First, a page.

LELA, TEXAS. Lela, on Interstate Highway 40 in southern Wheeler County, was originally called Story when it was established in 1902 as a station on the Chicago, Rock Island and Gulf Railway. By 1903 Story had a post office, a school, and a weekly newspaper (the Wheeler County Texan, published by T. C. Richardson). About that time the postmaster, Bedford F. Bowers, changed the town's name to Lela after Lela Smith, his wife's sister. By 1906 Lela had been supplanted as a trade center by Shamrock. The Texan moved to Shamrock that year, as did most of the other businesses. From the 1930s on, Lela's high school students attended school in Shamrock. In 1947 Lela had a population of fifty, an elementary school, a church, and four businesses. By 1976 the Lela post office had been discontinued, and the mail was routed to Shamrock. The community's population was estimated at 112 in 1970 and at 135 in 1980 through 2000.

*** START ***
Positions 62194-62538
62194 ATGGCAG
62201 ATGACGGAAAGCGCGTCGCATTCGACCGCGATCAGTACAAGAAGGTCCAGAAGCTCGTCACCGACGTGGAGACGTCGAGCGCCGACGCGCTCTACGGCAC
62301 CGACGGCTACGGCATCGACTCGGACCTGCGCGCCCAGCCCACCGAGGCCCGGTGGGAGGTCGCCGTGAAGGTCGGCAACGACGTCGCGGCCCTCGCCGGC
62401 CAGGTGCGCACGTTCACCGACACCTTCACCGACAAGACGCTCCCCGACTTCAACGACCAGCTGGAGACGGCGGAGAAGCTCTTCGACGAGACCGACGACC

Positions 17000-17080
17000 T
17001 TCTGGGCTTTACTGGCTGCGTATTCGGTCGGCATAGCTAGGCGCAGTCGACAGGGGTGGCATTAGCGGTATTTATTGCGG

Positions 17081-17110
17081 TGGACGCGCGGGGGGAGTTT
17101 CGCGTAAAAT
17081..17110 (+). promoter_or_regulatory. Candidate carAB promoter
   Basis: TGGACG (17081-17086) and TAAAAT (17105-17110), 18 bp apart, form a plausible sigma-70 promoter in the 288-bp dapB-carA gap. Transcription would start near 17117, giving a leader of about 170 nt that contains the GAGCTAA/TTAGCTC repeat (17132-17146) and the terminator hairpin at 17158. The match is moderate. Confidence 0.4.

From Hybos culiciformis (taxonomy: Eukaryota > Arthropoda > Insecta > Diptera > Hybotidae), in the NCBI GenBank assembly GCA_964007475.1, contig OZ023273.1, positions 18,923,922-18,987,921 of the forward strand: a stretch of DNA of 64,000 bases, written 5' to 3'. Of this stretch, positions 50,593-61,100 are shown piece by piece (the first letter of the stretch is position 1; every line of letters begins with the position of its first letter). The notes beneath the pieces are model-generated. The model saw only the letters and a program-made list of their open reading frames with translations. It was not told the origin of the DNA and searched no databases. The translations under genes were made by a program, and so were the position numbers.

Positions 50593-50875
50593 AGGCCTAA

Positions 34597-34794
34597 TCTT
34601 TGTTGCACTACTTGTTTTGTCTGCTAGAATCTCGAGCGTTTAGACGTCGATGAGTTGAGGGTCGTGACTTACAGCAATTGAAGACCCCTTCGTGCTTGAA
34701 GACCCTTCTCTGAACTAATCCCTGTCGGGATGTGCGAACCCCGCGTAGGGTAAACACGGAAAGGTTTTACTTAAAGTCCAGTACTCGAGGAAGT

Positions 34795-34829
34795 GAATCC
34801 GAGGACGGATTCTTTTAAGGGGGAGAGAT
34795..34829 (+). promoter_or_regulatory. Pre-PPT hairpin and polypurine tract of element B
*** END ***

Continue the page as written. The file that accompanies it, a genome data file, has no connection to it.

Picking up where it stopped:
William Coy Perkins, A History of Wheeler County (M.A. thesis, University of Texas, 1938). Millie Jones Porter, Memory Cups of Panhandle Pioneers (Clarendon, Texas: Clarendon Press, 1945).
The following, adapted from the Chicago Manual of Style, 15th edition, is the preferred citation for this article.H. Allen Anderson, "LELA, TX," Handbook of Texas Online (http://www.tshaonline.org/handbook/online/articles/hll34), accessed May 23, 2013. Published by the Texas State Historical Association.